Oh dear, oh dear, OH DEAR. It’s not often that a book makes me feel betrayed, but Eye Spy – the second book in Mercedes Lackey’s Family Spies series – managed it.
Moving on from the The Hills Have Spies, which concentrated on Mag’s son Peregrine/Perry, this one focuses on Abidela/Abi who has a curious ability to sense stress in artificial objects – a gift demonstrated quite spectacularly when she senses a bridge is about to collapse moments before it tumbles into the river. This is, sadly, the most interesting thing that happens for nearly 200 pages. Most of the book revolves around Abi learning her gift, while dealing with the occasional machinations of a former student called Dudley Remp who she had humiliated earlier on in the book when his wandering hands attempted to grope her.
There is a brief excursion to try and locate a lost inheritance, but it is literally not until the last third of the book that anything approaching an actual interesting story takes place, when Abi and some other Masters are despatched out of Valdemar to help some villages outside the border, only to discover that someone has been there before them, impersonating them, and trying to discredit them in the eyes of these new potential allies.
This book is a huge disappointment following on from the far superior The Hills Have Spies. It feels not only like a massive missed opportunity, the blurb on the back of this paperback edition is borderline deceptive. The summary reads:
“Her Gift may also grant her a distinct advantage – there won’t be a building in the entire kingdom of Valdemar with a secret room that she doesn’t know about. With the help of her mentors, she must hone her gift to uncover the hidden secrets in the depths of Valdemar.”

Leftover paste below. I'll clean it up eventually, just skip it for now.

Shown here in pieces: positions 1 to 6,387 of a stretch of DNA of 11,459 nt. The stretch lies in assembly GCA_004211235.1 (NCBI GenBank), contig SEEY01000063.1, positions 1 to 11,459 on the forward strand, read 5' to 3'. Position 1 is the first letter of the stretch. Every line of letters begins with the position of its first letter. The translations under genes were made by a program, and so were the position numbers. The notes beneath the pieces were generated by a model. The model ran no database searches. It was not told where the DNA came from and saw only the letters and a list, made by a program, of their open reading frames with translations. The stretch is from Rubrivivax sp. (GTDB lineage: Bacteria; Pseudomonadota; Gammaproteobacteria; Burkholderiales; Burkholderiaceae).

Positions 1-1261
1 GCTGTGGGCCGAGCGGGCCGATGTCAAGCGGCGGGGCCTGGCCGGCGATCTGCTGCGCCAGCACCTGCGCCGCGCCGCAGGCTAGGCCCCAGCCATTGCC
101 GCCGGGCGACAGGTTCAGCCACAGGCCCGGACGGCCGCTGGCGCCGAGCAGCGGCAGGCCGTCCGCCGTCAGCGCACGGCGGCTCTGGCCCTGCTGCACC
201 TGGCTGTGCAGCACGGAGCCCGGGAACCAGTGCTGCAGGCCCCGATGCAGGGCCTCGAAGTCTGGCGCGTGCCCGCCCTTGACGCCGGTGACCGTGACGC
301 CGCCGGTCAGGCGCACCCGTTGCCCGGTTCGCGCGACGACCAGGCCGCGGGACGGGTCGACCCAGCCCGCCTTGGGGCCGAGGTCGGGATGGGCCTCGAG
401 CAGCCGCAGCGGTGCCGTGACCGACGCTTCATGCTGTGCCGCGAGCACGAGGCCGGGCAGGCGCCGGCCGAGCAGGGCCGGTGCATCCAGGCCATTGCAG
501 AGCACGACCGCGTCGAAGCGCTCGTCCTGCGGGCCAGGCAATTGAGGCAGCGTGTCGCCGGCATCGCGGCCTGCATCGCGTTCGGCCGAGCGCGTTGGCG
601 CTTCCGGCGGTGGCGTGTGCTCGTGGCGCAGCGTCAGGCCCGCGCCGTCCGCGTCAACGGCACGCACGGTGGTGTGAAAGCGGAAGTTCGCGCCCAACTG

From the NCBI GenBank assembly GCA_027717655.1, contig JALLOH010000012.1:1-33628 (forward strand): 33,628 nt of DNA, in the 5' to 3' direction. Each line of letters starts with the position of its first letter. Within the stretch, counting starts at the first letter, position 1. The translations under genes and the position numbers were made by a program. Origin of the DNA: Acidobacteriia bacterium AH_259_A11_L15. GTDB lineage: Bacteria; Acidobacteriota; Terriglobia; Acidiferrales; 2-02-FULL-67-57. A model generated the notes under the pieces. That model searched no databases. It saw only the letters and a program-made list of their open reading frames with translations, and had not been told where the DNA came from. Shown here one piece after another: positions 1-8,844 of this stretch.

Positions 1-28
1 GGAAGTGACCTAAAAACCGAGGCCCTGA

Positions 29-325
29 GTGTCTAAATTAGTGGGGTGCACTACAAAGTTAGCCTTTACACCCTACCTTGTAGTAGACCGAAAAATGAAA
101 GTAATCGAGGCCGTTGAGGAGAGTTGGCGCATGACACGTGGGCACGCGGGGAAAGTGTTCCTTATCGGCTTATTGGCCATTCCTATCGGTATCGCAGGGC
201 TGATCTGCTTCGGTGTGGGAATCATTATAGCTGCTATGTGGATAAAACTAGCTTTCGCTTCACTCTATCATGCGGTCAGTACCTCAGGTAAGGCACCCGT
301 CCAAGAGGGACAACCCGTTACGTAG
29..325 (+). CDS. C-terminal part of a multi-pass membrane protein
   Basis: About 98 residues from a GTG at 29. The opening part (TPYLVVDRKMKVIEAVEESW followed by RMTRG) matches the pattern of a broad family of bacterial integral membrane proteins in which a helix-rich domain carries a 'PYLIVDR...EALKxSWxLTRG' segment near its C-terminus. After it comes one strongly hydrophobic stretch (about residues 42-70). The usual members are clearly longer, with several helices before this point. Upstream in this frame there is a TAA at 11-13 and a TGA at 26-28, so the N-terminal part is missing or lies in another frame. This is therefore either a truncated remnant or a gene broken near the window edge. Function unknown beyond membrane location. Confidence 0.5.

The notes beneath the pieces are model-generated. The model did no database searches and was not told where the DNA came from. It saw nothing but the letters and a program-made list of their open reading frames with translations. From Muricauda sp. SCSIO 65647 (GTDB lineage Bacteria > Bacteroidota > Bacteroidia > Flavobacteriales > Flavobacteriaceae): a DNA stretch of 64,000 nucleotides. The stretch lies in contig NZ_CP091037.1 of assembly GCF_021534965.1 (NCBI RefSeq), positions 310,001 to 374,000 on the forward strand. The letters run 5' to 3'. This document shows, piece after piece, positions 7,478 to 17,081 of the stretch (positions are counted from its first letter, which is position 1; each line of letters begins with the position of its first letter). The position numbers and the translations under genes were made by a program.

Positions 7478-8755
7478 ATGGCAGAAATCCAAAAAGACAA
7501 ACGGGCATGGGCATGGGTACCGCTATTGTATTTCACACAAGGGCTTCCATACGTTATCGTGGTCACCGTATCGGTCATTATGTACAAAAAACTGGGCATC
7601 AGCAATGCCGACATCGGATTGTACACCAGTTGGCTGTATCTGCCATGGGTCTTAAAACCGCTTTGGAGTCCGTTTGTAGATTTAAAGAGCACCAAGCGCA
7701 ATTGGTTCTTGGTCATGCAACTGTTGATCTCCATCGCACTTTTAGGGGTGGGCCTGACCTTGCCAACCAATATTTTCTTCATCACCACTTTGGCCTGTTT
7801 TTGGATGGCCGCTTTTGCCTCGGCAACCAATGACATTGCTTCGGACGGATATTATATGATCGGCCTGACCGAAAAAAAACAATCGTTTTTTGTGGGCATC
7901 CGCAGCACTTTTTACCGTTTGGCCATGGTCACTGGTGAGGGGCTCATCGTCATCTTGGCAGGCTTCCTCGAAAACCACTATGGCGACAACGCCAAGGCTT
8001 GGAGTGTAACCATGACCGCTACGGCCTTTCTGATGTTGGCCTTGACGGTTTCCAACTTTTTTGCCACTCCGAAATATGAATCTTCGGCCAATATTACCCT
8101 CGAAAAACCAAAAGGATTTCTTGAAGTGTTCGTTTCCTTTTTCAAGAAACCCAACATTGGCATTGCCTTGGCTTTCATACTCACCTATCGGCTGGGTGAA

That doesn’t happen. They briefly mention its potential for spying, and as mentioned before, in one part of the book she’s sent to locate a lost inheritance, but “the hidden secrets in the depths”? NOPE! Not a single one to be found here! She’s far more interested in building a bridge for most of the book which, newsflash, just really isn’t that interesting and in fact other than the bridge collapse at the beginning, and the search for the inheritance, her Gift is barely used for anything useful. At all.
It’s not used to find secret passages or hidden rooms, not used to identify potential weak points in enemy structures, not used to see if someone is walking in the room above them by tracking the shifting stress in the floor or rafters. It is completely and utterly pointless. Even the end of the story, where something interesting actually happens, has nothing to do with her Gift.
There is one other thing in this novel that makes no sense, and that is Mags himself. One of the plot arcs in the first book of the Collegium Chronicles was Mags working to lose his accent, and by the end of that series, and the beginning of this one, he was speaking perfectly normally. However after a single scene here, he immediately backslides, throws all the years of practice out the window and starts talking like he’d just been pulled from the Mine. WHY? There’s no explanation ever offered for why this has suddenly changed.
READ MORE: IGIST – Review
Abi, as a character, is pointless. At one point the narrative jumps forward THREE YEARS, showing how little of interest is happening with this character. The story as a whole is pointless despite a half-hearted attempt at the end to inject a little morality into it and cast some shade on the way Valdemarans see other countries. The status quo is maintained and it is hard to feel that Abi has really grown or evolved as a character like Perry did.
Those folks who identify as Ace and/or Aro may find something to enjoy here as Abi is most definitely leaning that way, but other than this there is nothing to recommend here. Nothing at all. This book is a huge let down. Completionists only. Nothing will be missed if you choose to skip this one.
I’m not angry, I’m just disappointed. Disappointed that this is a book from the same author who gave us characters like Vanyel, Skandranon, Yfandes, Firesong, Skif and Alberich; who gave us the Mage Storms, Arrows and Last Herald Mage series. There’s no spark here, no memorable characters or moments. It feels like a story going through the motions.